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A survey conducted at the Joint Multi-Conference on Human-Level Artificial Intelligence shows that 37% of respondents believe human-like artificial intelligence will be achieved within five to 10 years.
- Human-like AI, or artificial general intelligence (AGI), would occur when a machine can perform any cognitive task that a human can.
- Although computers can outperform us in some narrow tasks, no one AI can outperform humans on a wide variety of general cognitive tasks.
- Not all experts believe we're close to AGI. But most agree the field has been making significant progress, especially in recent years.
A surprising survey<p>The answer is yes and within five to 10 years, according to 37% of respondents to a survey issued at the <a href="https://www.hlai-conf.org/" target="_blank">Joint Multi-Conference on Human-Level Artificial Intelligence</a> (HLAI) held last month in Prague.</p><p>The survey, which was conducted by the AI startup SingularityNET and the AI research and development company GoodAI, found that 28% of respondents expected AGI to emerge within the next two decades while just 2% didn't believe humans will ever develop AGI.</p><p>The survey also asked respondents to rate the sectors in which they thought AI could have the greatest impact. The results broke down like this:<span></span></p><ul><li>Healthcare (46%)</li><li>Logistics (41%)</li><li>Customer service (38%)</li><li>Banking and finance (34%)</li><li>Agriculture; retail, software development; manufacturing (28%)</li></ul>"It's no secret that machines are <a href="https://www.futuretimeline.net/21stcentury/images/future-timeline-technology-singularity.jpg" target="_blank" class="hoverZoomLink">advancing exponentially</a> and will eventually surpass human intelligence," said Ben Goertzel, SingularityNET's CEO and creator of the software behind a social, humanoid robot named <a href="https://en.wikipedia.org/wiki/Sophia_(robot)" target="_blank">Sophia</a>. "But, as these survey results suggest, an increasing number of experts believe this 'Singularity' point may occur much sooner than is commonly thought. Artificial general intelligence at the human level or beyond, as many respondents to our poll noted, could very well become a reality within the next decade."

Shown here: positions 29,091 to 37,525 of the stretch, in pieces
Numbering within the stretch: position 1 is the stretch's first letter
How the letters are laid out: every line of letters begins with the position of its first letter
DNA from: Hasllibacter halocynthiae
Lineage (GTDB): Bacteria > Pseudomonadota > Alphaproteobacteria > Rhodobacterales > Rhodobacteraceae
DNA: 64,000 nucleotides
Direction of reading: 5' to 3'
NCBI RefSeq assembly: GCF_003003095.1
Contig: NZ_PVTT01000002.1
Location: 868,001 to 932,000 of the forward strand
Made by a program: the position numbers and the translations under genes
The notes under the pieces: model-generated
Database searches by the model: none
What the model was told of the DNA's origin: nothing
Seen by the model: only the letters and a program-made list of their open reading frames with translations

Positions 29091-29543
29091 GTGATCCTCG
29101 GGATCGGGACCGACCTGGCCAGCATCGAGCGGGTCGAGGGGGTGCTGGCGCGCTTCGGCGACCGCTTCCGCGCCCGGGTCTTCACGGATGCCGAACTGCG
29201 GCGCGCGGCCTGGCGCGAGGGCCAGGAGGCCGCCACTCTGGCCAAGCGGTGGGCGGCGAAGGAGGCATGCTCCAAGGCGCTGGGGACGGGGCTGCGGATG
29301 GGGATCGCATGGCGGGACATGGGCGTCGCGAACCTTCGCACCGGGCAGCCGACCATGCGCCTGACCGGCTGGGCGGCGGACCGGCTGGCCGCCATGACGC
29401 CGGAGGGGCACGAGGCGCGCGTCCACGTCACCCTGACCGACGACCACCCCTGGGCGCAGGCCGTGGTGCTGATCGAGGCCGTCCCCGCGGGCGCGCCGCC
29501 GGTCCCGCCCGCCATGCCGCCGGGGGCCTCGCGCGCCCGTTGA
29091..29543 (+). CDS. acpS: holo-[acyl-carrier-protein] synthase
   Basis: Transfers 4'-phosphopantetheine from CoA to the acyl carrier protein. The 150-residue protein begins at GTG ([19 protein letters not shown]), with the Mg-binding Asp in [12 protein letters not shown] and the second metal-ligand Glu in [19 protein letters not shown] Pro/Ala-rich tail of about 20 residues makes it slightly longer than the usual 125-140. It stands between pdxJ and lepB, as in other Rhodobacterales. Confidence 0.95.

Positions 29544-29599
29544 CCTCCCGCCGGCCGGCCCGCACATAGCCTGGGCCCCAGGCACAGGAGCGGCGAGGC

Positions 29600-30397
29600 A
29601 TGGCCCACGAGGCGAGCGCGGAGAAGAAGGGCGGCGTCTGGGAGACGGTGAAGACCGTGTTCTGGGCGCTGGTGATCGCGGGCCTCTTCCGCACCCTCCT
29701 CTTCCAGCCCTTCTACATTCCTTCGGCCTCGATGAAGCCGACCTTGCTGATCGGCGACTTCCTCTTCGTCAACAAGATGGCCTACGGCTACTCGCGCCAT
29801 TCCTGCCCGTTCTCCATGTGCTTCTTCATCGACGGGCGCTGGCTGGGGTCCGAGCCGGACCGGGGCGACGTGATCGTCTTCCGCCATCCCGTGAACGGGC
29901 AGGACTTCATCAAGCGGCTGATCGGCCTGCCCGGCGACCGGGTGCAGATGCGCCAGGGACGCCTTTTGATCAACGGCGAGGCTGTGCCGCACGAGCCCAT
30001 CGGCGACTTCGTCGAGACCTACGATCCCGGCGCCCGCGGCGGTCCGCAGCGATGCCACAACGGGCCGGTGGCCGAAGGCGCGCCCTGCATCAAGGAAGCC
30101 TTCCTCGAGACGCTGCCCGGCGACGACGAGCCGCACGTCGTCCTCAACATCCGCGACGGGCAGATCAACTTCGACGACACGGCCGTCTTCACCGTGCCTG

Gauging expectations<p>A <a href="https://arxiv.org/pdf/1705.08807.pdf" target="_blank">2016 survey</a> of AI researchers who had been published in top peer-reviewed journals found slightly less exciting results. The survey asked respondents to rate how many years it would be before AI possessed "high-level machine intelligence," which they defined as being "achieved when unaided machines can accomplish every task better and more cheaply than human workers."</p><p>The respondents were asked about specific AI milestones, such as when AI would be outperform humans in complex tasks like surgery.</p><img type="lazy-image" data-runner-src="https://assets.rebelmouse.io/eyJhbGciOiJIUzI1NiIsInR5cCI6IkpXVCJ9.eyJpbWFnZSI6Imh0dHBzOi8vYXNzZXRzLnJibC5tcy8xODY2NTQyOC9vcmlnaW4uanBnIiwiZXhwaXJlc19hdCI6MTYyOTA0OTI5MX0.lE0aWZhiwSPAKTu1wym2XSkOjXJykPIQeRpOoWHC6Dc/img.jpg?width=980" id="26126" class="rm-shortcode" data-rm-shortcode-id="3f2e60e26addb3c30da70955d314225e" data-rm-shortcode-name="rebelmouse-image" />
Timelines showing 50% probability intervals for achieving selected AI milestones based on survey respondent opinions. Specifically, intervals represent the date range from the 25% to 75% probability of the event occurring. Circles denote the 50%-probability year that AI will achieve or exceed human performance.
Grace et al., 2018.